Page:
3 September 2012

Research at the University of Twente: Wikipedia article readability too low

Extensive research into readability of millions of Wikipedia articles in English

Research conducted by the University of Twente and the company Babbletics indicates that the readability of the bulk of English-language Wikipedia articles is too low. This is curious, since the popular online encyclopaedia’s objective is to make knowledge available to all. The UT study shows that 73.5 percent of the articles are 'fairly difficult' to 'very difficult' to read. A full 45 percent of the articles even fall into the categories of 'difficult' and 'very difficult'. The results will be published today in the scientific journal First Monday.

In just a few years’ time, Wikipedia has grown into a frequently consulted resource. Its professed goal is to make human knowledge accessible to everyone. Nowadays, the online encyclopaedia is generally accepted as a relatively reliable source of information. But according to Teun Lucassen, researcher with the CTIT research institute at the University of Twente, the readability of the articles does not receive sufficient emphasis. In an extensive study, UT and Babbletics investigated the readability of virtually all English-language Wikipedia articles. They used the Flesch Reading Ease test, a widely used formula that estimates a text’s readability based on average sentence and word length. Texts with many long sentences and long words are considered to be difficult to read. A score between 60 and 70 is seen as standard, a score between 50 and 60 as moderately difficult and a score below 50 as difficult to very difficult.

The study reveals that the average score of a Wikipedia article is 51.2. Nearly three quarters (73.5%) of the articles score below 60 ('fairly difficult' to 'very difficult'). A full 45% of the articles score below 50, making them ‘difficult’ to 'very difficult’ to read.

‘Simple Wikipedia’:

In 2003, Wikipedia introduced a Simple English version of the online encyclopaedia, specifically to address the readability problem. This version is intended for children, adults with learning disabilities and people who are learning English, among other target groups. The study also shows that this version of Wikipedia leaves much to be desired when it comes to readability. As many as 42.3 percent of the articles scored below 60 on the Flesch Reading Ease test, while a score of 80 would be expected, considering the target group. Furthermore, the study also shows that the readability of the ‘Simple English’ version has been declining steadily for years.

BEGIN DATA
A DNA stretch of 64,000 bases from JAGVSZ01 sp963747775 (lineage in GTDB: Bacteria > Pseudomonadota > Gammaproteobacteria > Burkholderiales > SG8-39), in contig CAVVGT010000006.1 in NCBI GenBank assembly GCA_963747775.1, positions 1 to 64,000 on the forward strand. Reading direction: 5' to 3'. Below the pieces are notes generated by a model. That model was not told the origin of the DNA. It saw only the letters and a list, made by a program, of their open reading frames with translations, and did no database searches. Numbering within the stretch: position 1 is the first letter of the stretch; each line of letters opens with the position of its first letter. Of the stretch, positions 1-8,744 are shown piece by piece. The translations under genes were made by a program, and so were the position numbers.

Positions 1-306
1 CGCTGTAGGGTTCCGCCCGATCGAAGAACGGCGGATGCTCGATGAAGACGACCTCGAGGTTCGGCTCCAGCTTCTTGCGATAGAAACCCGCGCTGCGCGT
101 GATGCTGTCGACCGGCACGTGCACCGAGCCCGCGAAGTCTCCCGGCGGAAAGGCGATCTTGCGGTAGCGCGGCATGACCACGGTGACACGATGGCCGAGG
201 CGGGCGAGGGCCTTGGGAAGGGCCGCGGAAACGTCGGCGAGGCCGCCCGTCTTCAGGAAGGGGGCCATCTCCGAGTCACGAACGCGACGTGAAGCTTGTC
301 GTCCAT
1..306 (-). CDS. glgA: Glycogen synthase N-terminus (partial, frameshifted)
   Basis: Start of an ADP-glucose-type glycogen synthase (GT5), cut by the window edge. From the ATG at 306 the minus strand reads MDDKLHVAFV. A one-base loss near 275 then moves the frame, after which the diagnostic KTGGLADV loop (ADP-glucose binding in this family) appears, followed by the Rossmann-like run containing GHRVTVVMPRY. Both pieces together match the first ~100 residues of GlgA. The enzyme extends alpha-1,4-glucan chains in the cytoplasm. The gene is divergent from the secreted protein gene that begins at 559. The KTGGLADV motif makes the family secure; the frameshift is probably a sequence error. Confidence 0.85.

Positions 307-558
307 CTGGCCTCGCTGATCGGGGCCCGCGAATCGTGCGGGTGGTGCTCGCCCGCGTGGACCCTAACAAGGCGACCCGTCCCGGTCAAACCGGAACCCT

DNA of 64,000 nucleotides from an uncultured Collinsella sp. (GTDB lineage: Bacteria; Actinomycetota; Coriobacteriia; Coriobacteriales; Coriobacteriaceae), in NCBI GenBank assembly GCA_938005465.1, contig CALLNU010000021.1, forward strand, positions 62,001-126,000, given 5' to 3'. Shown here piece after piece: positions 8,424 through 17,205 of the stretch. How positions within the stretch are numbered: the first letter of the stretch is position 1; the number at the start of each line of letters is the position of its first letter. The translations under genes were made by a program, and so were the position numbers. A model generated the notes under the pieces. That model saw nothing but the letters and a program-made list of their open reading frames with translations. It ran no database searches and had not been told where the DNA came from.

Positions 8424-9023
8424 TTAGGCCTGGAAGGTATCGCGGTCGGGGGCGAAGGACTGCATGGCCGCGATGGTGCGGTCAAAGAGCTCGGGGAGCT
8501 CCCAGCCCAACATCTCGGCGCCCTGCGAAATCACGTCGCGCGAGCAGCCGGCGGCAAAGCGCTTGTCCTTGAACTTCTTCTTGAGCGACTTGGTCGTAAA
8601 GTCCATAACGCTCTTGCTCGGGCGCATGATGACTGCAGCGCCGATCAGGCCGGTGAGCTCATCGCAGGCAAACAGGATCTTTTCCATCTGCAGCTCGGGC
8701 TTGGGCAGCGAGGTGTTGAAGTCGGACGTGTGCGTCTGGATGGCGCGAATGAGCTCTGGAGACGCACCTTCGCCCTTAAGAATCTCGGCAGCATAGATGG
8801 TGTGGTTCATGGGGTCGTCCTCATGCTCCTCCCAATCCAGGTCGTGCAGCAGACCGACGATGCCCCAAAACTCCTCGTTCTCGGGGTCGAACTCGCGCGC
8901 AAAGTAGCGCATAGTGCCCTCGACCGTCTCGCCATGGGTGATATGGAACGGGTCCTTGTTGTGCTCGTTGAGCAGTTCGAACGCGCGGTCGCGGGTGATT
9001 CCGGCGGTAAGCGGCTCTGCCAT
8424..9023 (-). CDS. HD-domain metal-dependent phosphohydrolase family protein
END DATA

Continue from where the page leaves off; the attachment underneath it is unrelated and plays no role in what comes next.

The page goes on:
According to Lucassen, Wikipedia is a valuable resource, but article readability has not been sufficiently emphasized. “If Wikipedia were to give authors advice when writing, editing or posting articles, warning them of sentences or words that are too long, then the resource’s readability could be improved relatively easily.”


The study was conducted by Teun Lucassen and Jan Maarten Schraagen of the Department of Cognitive Psychology and Ergonomics (CTIT, University of Twente) and by Roald Dijkstra of Babbletics, a company that specializes in ‘interaction design’. In the study, they used the Flesch Reading Ease test to assess millions of English-language Wikipedia articles of more than five sentences. Their method is demonstrated on the website www.readabilityofwikipedia.com, where you can easily test the readability of individual Wikipedia articles or of your own texts.

Note to the press

For further details, or an electronic version of the article Readability of Wikipedia, please contact the University of Twente Science Information Officer, Joost Bruysters, +31 (0)53-489 2773 / +31 (0)6-104 88 228.